Good Friday Reflection and a Prayer for NYC

Offered by Lesley-Ann Hix Tommey

Hi friends!

Greetings from New York City! My name is Lesley-Ann, and I serve here as field personnel for the Cooperative Baptist Fellowship.

As you know, the spread of COVID-19 here has been very scary. Just in the past day, the number of total positive cases throughout all five boroughs surpassed 80,000. Those numbers include several in our community at Metro Baptist Church.

As every service organization closes its doors, we are praying for our neighbors who are having a hard time accessing needed supplies. For students navigating their virtual learning in families with limited access to internet and computers. For everyone who is losing their job. And of course for our healthcare workers. In our neighborhood, the Javits Center has become a 1,000-bed temporary hospital run by FEMA, and the USS Comfort is docked at the end of our street helping those with non-COVID health concerns. We have heard police driving around the neighborhood while saying over their loud speaker “Go home.” They have shut down our parks and most of our neighborhood store fronts are boarded up. It’s very surreal to hear the city so quiet and see the streets so empty. Darkness is hanging like a heavy cloud around us.

Kind of super appropriate that we’ve simultaneously been journeying through Lent. The struggle that is inherent in the Lenten journey feels like it has come to life around us. If Jesus wandered in the desert alone for 40 days, then this year we surely are walking a similar journey: alone and battling our anxiety, grief and helplessness.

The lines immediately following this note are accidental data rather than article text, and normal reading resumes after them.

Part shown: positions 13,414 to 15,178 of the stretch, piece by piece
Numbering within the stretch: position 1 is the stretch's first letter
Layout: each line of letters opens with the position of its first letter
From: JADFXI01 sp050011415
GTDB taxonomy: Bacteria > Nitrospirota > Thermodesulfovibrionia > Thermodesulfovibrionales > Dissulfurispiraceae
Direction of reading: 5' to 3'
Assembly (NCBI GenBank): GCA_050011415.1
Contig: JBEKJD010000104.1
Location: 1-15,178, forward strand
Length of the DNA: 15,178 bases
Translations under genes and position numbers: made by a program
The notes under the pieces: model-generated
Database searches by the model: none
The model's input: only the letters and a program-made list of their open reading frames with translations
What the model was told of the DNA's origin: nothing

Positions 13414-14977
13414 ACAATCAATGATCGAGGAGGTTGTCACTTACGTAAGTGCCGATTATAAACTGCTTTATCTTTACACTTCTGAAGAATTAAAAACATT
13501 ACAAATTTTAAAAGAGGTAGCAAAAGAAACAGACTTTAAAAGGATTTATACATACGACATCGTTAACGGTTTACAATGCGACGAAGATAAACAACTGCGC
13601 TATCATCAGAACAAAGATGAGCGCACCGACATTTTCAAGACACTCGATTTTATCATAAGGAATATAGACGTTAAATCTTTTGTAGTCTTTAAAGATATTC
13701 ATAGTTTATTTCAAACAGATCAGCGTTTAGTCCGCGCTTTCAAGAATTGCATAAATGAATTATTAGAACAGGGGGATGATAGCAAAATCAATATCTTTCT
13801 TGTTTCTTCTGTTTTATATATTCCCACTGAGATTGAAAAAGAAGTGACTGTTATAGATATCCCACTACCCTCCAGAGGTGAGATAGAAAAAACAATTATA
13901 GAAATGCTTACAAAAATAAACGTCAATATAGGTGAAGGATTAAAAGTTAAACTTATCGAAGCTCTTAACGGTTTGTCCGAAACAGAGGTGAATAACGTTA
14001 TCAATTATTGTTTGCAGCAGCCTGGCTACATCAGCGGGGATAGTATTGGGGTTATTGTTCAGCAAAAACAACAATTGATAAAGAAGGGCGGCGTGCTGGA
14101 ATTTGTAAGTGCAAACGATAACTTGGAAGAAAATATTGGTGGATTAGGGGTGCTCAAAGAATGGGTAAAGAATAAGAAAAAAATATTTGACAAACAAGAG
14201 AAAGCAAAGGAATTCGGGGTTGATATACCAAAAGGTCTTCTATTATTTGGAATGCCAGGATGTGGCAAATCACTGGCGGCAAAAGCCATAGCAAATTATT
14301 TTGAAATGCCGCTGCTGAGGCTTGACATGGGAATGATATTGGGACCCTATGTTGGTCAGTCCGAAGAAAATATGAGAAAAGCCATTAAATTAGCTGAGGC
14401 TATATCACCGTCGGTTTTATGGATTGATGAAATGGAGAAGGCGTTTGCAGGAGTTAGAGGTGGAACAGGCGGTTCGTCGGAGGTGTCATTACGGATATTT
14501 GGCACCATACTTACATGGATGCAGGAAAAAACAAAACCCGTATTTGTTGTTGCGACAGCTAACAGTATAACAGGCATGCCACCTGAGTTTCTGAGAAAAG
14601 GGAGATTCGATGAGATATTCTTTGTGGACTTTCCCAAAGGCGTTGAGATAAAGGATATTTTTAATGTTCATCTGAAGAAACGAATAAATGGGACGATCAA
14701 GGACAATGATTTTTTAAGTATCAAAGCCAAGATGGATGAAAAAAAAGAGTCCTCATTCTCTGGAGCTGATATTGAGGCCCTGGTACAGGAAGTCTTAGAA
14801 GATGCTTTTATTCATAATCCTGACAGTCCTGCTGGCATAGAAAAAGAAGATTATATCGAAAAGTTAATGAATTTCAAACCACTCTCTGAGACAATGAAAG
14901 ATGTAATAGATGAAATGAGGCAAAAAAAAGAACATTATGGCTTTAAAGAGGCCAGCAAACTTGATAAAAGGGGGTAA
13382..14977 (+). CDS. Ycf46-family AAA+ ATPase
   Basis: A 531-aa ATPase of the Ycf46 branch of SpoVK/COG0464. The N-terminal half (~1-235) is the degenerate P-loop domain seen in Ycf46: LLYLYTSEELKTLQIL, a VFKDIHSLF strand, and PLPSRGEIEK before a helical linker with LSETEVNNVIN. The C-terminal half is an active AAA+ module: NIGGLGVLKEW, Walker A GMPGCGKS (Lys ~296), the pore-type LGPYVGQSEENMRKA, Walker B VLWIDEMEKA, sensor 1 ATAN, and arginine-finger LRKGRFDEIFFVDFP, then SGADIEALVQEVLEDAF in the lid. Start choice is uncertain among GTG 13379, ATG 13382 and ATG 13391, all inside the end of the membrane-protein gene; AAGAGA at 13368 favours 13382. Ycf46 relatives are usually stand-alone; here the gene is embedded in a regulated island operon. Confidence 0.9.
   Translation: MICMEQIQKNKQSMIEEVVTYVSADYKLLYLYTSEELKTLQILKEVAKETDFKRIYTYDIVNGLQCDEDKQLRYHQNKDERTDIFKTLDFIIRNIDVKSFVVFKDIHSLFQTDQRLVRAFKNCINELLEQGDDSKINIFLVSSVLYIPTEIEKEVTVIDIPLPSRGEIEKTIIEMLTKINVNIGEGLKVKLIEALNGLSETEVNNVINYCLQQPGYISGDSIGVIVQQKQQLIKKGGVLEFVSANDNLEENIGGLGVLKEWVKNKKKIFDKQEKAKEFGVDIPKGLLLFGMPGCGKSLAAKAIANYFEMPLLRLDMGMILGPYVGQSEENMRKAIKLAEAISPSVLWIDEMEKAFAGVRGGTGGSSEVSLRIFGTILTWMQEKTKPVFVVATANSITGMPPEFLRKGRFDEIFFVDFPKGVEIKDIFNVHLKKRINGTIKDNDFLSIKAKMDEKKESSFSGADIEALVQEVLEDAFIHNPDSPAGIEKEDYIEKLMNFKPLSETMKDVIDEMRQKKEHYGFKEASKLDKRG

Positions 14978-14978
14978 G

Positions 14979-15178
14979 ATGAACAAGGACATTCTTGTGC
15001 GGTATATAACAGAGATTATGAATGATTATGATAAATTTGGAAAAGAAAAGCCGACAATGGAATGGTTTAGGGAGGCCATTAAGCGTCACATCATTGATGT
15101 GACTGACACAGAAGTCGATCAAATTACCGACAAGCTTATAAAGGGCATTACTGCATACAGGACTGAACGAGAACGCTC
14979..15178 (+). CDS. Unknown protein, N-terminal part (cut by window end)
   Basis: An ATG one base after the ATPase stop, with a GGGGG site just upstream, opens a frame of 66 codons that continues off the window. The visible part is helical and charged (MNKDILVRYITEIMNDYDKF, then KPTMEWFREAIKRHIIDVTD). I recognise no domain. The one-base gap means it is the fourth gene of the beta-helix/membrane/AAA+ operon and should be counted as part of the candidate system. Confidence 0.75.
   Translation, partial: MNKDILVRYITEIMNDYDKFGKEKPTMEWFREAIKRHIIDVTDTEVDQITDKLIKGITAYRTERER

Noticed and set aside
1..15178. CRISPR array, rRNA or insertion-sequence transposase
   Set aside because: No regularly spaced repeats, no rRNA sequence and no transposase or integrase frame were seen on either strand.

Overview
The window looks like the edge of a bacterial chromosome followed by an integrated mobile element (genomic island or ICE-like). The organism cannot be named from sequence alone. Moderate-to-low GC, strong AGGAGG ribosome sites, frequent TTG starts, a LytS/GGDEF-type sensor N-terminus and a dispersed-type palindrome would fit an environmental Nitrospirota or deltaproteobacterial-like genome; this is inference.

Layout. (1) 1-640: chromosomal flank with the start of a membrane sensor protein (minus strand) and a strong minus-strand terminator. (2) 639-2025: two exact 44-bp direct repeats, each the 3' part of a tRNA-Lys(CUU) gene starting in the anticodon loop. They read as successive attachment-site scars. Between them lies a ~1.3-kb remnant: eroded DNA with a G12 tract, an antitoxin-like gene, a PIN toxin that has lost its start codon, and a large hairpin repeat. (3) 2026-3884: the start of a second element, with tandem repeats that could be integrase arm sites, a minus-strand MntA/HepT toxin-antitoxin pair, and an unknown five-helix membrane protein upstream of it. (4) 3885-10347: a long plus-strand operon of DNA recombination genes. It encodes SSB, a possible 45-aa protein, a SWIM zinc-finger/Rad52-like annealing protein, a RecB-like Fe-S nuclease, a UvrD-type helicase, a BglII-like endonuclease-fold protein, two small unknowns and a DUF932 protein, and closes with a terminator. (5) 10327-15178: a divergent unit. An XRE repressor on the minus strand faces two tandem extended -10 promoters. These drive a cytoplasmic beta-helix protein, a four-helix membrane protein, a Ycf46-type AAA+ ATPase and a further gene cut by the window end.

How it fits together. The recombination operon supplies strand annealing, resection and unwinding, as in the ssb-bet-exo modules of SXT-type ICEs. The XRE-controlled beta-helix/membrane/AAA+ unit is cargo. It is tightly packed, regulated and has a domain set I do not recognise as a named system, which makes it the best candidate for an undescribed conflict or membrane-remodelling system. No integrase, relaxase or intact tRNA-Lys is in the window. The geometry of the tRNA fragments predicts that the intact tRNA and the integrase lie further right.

I’ve been carrying all those emotions in bucket-fulls for the past few weeks. And maybe the hardest one has been feeling so helpless. I can’t be with my community, whether that’s those who have been sick or those I serve in our domestic violence group. I can’t go offer care at the hospital to those carrying all of us right now. I can’t single-handedly save the small coffee shop I adore in my neighborhood. My savior complex has been paralyzed. And, yes, that’s a good thing. We’re in darkness, and all that Jesus embodies, teaches us that the darkness is part of the redemption.

Right before Jesus is handed over to suffering and death, he tells the disciples they are all going to desert him. And the disciples refuse. They want to believe that’s not true. They want to believe their faith is strong enough to face the empire and even death. But their fear sets in and rules them instead. Right now, even though Jesus has been trying to tell them that the dying isn’t the end of the story, it just feels like death is winning.

If only they knew. If only we knew suffering had an ending. But when we’re in the muck, when we’re only experiencing pain and no hope, we can’t see. The trees are blooming outside, trying to teach us about life and death (and life), and all we can feel is weight. The heaviness of anxiety, grief and helplessness. Our survival instinct triggers our running because we just want to make the pain stop. And then Jesus is left all alone. There is something holy we could be witnessing, some lesson of pain and love, some thing about the mercies of God, and we want to escape it, because it hurts. We run before the sacredness ever has a chance to transform us.